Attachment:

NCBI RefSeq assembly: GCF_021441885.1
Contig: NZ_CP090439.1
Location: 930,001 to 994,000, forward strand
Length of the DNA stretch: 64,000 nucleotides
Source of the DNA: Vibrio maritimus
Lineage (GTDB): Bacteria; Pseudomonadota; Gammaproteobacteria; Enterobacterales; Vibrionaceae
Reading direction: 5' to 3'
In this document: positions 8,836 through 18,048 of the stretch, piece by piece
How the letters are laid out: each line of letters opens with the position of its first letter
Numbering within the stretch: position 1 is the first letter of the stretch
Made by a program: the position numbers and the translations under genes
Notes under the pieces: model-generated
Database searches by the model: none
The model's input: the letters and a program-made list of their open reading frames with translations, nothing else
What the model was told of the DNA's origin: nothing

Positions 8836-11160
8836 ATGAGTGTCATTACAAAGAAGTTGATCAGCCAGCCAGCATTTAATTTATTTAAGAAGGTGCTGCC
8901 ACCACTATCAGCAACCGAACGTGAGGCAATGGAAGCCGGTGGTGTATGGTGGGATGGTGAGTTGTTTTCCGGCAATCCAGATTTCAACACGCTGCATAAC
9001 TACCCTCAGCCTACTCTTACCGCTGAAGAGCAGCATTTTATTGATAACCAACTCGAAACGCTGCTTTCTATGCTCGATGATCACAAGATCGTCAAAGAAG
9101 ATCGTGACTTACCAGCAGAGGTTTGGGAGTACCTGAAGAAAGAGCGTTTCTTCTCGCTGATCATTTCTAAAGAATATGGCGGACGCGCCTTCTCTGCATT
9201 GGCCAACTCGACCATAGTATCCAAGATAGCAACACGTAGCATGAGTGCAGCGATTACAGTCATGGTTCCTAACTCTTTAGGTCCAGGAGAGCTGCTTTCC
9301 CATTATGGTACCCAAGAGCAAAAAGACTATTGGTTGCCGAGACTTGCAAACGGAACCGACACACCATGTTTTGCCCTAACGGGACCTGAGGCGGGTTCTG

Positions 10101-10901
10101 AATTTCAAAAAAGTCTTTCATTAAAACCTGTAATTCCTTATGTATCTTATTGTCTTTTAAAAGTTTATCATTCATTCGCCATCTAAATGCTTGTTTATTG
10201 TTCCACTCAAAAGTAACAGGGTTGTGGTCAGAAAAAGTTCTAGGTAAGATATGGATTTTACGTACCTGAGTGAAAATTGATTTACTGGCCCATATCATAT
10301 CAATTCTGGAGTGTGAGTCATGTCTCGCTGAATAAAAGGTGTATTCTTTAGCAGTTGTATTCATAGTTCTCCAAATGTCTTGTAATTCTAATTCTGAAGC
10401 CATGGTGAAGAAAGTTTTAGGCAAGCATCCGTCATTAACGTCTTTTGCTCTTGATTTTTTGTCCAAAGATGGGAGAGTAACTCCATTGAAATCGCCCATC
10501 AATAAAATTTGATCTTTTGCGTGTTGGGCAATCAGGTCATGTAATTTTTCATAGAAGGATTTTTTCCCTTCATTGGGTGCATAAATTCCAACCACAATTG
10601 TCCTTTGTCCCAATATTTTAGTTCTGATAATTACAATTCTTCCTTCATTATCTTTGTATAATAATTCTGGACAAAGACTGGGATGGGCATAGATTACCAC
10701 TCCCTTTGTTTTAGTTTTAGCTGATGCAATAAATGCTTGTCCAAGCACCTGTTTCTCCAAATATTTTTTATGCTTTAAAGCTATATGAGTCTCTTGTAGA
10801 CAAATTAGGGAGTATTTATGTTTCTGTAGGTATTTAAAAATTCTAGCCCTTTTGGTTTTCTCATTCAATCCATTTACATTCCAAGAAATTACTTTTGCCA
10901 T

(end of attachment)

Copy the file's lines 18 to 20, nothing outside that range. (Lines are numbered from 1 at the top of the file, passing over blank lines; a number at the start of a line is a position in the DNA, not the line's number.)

8901 ACCACTATCAGCAACCGAACGTGAGGCAATGGAAGCCGGTGGTGTATGGTGGGATGGTGAGTTGTTTTCCGGCAATCCAGATTTCAACACGCTGCATAAC
9001 TACCCTCAGCCTACTCTTACCGCTGAAGAGCAGCATTTTATTGATAACCAACTCGAAACGCTGCTTTCTATGCTCGATGATCACAAGATCGTCAAAGAAG
9101 ATCGTGACTTACCAGCAGAGGTTTGGGAGTACCTGAAGAAAGAGCGTTTCTTCTCGCTGATCATTTCTAAAGAATATGGCGGACGCGCCTTCTCTGCATT